Social Contract : The Blend Of Government And Freedom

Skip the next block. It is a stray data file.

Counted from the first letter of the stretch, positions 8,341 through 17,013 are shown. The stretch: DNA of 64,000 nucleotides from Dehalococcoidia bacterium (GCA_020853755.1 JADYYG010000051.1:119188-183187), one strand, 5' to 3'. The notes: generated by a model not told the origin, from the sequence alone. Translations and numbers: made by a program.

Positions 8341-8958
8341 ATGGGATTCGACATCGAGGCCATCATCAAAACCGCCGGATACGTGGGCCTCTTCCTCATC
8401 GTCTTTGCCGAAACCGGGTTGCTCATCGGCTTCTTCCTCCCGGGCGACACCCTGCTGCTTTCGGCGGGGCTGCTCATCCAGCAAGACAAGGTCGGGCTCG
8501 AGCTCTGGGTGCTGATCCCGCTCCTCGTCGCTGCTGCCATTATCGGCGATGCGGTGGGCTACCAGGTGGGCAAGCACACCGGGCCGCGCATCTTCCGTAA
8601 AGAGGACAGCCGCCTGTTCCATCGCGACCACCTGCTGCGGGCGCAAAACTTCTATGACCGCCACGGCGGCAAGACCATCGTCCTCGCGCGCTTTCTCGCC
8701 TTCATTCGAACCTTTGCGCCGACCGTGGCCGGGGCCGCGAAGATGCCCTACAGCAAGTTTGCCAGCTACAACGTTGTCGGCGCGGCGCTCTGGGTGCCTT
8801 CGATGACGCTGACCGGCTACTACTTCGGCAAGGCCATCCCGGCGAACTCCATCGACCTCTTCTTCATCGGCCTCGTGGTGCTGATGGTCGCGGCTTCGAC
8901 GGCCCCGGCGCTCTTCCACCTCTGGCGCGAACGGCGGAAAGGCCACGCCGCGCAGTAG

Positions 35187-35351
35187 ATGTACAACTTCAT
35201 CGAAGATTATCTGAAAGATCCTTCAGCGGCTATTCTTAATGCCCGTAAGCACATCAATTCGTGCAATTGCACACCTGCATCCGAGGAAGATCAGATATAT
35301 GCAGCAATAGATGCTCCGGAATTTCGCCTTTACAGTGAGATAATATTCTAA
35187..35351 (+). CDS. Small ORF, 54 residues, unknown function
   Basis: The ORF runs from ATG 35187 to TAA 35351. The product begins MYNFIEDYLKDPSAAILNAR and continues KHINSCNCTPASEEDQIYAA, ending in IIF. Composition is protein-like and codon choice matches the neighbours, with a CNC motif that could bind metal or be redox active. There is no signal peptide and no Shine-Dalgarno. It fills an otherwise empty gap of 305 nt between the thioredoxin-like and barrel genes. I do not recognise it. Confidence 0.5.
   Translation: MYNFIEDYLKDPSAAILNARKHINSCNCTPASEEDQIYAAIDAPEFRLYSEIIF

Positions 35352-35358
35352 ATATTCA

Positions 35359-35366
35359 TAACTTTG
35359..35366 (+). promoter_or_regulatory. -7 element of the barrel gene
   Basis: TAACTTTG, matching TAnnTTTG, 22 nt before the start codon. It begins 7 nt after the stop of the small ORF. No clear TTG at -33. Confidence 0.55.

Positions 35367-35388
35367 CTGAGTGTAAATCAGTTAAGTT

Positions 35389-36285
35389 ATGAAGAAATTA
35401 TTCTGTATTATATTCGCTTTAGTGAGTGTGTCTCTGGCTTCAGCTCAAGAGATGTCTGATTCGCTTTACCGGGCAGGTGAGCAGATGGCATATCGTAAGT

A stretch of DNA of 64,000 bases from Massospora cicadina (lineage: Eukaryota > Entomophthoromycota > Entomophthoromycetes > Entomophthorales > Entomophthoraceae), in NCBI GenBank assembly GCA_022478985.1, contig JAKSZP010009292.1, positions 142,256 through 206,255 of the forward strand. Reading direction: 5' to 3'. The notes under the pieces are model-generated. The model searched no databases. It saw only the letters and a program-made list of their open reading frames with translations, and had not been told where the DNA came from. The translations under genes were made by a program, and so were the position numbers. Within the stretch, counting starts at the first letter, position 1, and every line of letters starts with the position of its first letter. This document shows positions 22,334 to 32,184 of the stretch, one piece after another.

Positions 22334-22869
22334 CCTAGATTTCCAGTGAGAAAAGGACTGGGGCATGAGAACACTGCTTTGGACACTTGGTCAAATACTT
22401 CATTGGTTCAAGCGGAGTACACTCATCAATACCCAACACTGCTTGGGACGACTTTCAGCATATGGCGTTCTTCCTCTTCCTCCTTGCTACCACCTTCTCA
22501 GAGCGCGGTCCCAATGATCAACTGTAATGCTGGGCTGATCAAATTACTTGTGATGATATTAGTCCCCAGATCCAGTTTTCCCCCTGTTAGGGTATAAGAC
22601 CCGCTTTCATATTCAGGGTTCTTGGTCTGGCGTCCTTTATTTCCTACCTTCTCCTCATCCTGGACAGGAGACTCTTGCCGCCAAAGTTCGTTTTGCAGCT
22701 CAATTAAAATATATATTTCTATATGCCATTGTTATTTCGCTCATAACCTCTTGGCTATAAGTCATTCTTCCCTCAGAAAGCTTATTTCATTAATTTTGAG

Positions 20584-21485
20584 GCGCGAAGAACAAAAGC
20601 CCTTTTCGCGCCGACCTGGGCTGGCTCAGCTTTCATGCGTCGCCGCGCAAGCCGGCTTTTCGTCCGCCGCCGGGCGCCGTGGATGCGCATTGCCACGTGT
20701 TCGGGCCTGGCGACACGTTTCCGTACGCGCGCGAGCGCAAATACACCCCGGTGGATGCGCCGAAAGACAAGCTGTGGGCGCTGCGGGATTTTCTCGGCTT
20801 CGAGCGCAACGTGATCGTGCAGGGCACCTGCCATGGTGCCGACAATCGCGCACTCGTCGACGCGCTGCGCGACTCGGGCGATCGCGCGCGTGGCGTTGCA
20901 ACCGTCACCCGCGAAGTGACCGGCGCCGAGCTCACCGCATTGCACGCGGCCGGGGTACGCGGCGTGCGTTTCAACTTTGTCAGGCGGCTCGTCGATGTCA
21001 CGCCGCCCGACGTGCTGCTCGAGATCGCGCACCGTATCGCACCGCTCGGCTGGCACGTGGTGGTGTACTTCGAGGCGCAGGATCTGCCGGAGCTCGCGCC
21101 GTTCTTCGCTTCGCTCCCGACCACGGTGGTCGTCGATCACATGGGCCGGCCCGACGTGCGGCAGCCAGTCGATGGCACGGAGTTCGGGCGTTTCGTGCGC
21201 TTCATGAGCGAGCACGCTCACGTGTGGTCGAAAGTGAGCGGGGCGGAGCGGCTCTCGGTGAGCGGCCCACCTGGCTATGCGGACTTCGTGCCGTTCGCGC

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Rousseau Social Contract; the Blend of Government and Freedom Elise Rozenberg Survey of Modern History I July 13, 2015 “Daring ideas are like chessmen moved forward; they may be beaten, but they may start a winning game.”[ ] These words can be applied to the progression of history. Throughout history, there have been many radical thinkers whose ideas, though initially criticized, have become the catalyst of great change. Though, the radical thinkers were met with the criticism and disdain of the people, eventually, their ideas slowly impacted society. The Enlightenment was one of the greatest time periods in history where many ideas and philosophies greatly influenced history as we know it. The Enlightenment was an intellectual movement that questioned the aspects of the absolutist regime of monarchs such as King Louis 14 of France, and strongly challenged the religious beliefs. In years prior to the Enlightenment, the people sought out answers from positions of authority, such as the church or monarchy. The Enlightenment emphasized an alternative, the use of reason to seek answers. With the emphasis on reason came many social and political philosophies that challenged the preconceived notion of divine right of the monarchy. Many enlightened thinkers, or philosophes, wrote about the natural rights of people and the role of government in society.[ ] From the Renaissance Era through the Scientific Revolution, the Church had slowly lost their influence on
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